Kicking off LCC’s recent evening of industry screenings held at BAFTA 195 Piccadilly was a showreel presentation by BA (Hons) Film and Television.
From directing to producing and from sound design to cinematography, students on this course are able to choose their own specialism, culminating in a final major project in their third year.
We asked some of the graduating students to tell us more about their work.
Holly Carney worked as Producer on Norwegian psychological drama Åshild, bli., directed by Roza Taslimi, in which two sisters play mind games fuelled by jealousy and tension.
The production unit flew a cast and crew of 15 to Scandinavia, filming interiors in a renovated church in Torsby, Sweden, and exteriors in Tvedestrand, Norway, during a five-day shoot. Holly tells us:
“As a producer, I often feel that despite the countless months, weeks and days of planning, I still go into shooting blindfolded. The unexpected always happens, things tend not to work out how you wanted, and there are days when things go so wrong all you can do is laugh hysterically because otherwise you’ll cry.
“But the most satisfying part of filming, is that feeling of a community and togetherness that always establishes itself, during the good times and definitely during the rough times.”
Also working on Åshild, bli. was Magdalena Kozak, who took the role of 1st Assistant Director on this production and on G O’Clock by Mitchell Marion, which explores gay sex party culture in contemporary London. Magdalena says:
“I decided to work as 1st Assistant Director as my chosen specialist role, because it seems to me that it is the most responsible and demanding role on a film set. You are responsible for the motivation of the entire crew as well as making sure everything runs smoothly to avoid delays, but it is also a creative role.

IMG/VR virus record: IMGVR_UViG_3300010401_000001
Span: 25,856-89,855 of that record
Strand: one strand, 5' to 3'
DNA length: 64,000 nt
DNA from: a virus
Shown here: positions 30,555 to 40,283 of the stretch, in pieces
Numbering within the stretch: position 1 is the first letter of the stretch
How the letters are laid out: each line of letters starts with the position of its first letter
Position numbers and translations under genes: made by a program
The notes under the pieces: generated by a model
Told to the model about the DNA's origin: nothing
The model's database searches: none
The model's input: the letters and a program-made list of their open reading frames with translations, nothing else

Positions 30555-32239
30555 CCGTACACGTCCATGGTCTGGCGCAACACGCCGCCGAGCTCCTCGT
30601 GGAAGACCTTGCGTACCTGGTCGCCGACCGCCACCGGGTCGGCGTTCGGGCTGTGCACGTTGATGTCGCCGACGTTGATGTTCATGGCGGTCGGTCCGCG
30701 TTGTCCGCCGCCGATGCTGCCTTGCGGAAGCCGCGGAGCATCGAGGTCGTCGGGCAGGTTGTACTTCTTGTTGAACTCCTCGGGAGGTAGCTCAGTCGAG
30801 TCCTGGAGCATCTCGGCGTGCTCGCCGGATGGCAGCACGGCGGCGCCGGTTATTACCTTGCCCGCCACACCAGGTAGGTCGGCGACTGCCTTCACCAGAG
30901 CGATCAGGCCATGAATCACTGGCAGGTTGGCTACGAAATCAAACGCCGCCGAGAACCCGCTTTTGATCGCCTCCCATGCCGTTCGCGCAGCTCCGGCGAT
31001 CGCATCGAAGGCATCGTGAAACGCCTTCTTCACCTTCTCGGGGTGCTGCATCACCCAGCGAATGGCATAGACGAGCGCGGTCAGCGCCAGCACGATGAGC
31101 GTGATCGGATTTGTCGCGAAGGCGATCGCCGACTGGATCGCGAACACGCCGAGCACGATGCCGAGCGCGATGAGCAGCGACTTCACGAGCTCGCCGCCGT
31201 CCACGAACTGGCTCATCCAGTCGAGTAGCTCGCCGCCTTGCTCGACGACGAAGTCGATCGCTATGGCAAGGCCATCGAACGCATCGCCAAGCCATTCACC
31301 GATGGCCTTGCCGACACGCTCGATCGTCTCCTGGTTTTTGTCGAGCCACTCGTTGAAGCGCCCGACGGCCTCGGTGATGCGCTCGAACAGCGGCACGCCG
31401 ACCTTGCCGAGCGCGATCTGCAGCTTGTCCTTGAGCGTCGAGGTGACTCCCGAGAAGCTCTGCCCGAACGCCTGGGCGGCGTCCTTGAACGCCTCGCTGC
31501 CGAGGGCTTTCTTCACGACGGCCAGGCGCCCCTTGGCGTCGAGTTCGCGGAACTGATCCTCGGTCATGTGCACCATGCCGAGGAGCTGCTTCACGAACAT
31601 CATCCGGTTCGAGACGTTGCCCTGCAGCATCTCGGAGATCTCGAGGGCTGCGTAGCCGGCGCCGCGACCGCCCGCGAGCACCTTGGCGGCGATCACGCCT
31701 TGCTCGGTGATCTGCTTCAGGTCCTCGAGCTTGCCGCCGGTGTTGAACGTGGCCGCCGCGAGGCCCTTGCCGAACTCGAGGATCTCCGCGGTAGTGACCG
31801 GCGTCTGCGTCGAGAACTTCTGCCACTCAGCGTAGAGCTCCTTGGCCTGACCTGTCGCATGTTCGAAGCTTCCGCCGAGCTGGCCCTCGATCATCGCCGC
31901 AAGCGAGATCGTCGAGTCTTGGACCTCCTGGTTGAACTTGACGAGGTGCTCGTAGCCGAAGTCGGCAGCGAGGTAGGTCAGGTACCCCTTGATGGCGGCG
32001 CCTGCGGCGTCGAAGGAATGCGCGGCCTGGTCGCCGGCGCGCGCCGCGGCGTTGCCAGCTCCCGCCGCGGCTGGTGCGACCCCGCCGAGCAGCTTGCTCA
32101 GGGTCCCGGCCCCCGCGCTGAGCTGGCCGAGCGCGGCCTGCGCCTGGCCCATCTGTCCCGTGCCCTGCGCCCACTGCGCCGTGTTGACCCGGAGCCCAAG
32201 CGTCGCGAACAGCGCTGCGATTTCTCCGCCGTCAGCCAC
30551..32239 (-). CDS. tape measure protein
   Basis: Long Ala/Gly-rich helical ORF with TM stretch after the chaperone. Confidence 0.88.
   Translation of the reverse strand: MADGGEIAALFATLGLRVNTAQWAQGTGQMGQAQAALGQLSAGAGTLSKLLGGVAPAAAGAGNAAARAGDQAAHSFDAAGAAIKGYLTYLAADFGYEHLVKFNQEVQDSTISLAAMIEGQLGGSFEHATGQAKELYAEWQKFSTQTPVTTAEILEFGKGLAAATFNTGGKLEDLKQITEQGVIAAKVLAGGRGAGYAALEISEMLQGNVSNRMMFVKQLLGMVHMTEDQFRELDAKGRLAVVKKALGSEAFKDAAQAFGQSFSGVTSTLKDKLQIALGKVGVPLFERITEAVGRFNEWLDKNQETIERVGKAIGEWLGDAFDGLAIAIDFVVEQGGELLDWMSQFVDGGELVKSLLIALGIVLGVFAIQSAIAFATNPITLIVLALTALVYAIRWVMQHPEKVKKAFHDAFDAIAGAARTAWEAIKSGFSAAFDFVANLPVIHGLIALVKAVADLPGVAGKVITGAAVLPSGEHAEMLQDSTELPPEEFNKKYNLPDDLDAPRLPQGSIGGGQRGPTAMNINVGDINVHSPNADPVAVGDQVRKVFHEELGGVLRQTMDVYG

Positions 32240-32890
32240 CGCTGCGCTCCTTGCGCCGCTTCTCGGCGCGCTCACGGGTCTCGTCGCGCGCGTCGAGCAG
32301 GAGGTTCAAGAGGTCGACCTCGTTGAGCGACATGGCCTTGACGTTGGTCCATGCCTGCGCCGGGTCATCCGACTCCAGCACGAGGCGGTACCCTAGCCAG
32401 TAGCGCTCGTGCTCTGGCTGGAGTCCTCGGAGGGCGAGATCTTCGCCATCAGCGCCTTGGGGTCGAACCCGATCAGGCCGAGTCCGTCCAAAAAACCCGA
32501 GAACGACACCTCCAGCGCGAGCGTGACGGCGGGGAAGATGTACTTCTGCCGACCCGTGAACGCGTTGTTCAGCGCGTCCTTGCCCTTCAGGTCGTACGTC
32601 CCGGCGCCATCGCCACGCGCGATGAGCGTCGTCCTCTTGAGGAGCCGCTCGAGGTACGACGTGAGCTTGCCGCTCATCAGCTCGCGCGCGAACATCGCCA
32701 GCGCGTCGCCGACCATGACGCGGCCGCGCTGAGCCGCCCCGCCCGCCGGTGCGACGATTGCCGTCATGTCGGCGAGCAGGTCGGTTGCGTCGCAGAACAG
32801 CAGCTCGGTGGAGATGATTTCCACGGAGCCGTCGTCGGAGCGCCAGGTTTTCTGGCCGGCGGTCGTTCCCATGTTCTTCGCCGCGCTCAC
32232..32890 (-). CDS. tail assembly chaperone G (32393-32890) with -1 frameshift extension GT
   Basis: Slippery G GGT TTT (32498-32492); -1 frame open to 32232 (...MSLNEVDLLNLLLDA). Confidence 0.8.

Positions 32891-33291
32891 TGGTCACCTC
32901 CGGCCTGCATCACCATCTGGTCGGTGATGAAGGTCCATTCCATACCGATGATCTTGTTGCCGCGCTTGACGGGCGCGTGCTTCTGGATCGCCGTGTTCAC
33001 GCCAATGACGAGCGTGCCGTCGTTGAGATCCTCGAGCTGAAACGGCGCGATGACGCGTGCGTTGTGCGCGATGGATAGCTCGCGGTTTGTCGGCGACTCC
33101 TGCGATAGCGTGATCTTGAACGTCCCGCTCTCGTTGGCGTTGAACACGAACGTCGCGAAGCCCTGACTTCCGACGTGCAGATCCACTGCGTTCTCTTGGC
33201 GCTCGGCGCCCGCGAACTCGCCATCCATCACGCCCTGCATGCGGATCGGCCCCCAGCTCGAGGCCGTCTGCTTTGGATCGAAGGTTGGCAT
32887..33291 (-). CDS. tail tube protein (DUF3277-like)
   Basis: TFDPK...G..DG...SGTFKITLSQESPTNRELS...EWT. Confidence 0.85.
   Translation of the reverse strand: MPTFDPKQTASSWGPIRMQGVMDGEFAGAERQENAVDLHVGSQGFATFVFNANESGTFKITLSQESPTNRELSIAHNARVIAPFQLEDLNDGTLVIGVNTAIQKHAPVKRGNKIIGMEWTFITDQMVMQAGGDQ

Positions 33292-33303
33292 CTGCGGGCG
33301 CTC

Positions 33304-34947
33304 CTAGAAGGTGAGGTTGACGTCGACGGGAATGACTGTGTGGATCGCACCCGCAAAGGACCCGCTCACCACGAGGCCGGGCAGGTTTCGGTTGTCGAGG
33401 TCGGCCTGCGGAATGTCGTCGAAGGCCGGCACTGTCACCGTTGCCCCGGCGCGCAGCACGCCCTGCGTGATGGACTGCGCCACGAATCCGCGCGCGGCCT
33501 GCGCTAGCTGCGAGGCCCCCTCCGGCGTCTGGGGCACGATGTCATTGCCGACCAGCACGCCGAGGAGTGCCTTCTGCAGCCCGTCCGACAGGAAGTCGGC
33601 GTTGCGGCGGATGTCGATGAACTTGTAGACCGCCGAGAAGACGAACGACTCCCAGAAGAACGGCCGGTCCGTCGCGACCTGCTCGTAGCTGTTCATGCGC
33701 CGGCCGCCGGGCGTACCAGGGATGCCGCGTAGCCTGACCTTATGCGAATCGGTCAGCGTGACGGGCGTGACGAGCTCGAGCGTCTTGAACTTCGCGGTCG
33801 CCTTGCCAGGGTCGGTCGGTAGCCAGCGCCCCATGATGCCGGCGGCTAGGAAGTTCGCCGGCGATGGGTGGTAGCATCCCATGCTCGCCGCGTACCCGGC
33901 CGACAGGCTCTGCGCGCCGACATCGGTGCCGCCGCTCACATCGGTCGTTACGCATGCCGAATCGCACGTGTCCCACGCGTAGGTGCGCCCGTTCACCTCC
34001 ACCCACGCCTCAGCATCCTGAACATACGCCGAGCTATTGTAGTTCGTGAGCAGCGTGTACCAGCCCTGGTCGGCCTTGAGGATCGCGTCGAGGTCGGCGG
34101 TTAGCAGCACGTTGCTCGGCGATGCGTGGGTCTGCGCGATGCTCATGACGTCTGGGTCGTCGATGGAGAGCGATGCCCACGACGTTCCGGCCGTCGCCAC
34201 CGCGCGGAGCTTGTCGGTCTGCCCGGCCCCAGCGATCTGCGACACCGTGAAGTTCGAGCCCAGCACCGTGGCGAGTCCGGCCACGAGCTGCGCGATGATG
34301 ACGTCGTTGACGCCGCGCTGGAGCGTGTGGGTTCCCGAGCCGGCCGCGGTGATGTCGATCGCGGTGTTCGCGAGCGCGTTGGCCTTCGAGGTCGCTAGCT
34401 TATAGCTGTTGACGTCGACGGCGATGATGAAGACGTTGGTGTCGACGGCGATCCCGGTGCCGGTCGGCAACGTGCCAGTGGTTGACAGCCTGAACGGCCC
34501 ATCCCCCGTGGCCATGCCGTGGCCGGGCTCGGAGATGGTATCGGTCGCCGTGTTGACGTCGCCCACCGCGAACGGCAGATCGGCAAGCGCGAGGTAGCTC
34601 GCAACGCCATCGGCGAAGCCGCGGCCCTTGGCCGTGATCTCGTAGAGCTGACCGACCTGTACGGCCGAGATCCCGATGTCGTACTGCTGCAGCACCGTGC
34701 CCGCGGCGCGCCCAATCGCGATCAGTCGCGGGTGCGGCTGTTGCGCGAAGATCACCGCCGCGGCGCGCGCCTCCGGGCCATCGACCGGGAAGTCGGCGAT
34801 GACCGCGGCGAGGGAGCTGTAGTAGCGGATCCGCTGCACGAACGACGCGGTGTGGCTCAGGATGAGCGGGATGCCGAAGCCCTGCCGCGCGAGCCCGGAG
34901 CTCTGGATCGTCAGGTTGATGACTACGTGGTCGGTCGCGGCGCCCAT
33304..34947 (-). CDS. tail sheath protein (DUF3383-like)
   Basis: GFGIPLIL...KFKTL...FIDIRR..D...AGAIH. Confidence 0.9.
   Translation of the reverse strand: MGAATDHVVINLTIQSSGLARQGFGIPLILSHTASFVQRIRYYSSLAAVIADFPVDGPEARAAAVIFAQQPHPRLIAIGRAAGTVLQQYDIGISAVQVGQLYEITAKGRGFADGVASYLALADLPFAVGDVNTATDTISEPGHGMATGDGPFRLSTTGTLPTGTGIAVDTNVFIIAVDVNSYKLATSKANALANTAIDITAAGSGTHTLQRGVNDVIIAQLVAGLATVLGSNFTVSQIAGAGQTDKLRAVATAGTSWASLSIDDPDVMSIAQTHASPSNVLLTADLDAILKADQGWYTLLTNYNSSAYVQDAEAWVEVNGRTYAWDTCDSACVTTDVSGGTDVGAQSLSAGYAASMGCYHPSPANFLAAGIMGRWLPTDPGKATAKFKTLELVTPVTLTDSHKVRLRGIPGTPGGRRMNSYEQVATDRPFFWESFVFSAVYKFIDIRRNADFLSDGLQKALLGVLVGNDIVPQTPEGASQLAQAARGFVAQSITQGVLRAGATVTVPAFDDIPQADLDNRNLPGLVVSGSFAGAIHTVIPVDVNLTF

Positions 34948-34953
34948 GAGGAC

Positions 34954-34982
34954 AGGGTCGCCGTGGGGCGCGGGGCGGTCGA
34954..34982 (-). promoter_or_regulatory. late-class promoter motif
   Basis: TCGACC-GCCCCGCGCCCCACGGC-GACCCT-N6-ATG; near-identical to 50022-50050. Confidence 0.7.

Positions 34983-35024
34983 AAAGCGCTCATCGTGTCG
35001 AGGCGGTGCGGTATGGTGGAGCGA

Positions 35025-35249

“Working on these two projects made me realise that every film project is completely different and there are various challenges which the 1st Assistant Director needs to face and resolve as efficiently as possible to keep the show running.
“Moreover, working on both films taught me that I constantly need to work with different people and personalities, and my biggest responsibility is finding a means of communication that allows us to understand each other and become a great team.”
Freddy Bowes worked as Director of Photography on TV pilot Charly’s World by Florence Scott-Anderton, a dream-like exploration of a young woman’s fears and ambitions, in which Charly is thrust into the spotlight on a nightmarish TV talk show.
Freddy designed the lighting and camera movements, created the shot list, ordered the camera and lighting equipment in pre-production, and oversaw the colour grading in post-production. Freddy tells us:
“It was a fascinating experience to be tasked with shooting a retro, surreal TV talk show. Working with such hard, high-key lighting and saturated colours whilst trying to maintain a cinematic effect was a challenging and unusual prospect, but that’s why I chose to work on the project.
“I found it hugely rewarding to research and plan a very particular style of cinematography that I’d never tried before, and achieve a result that I’m satisfied with.”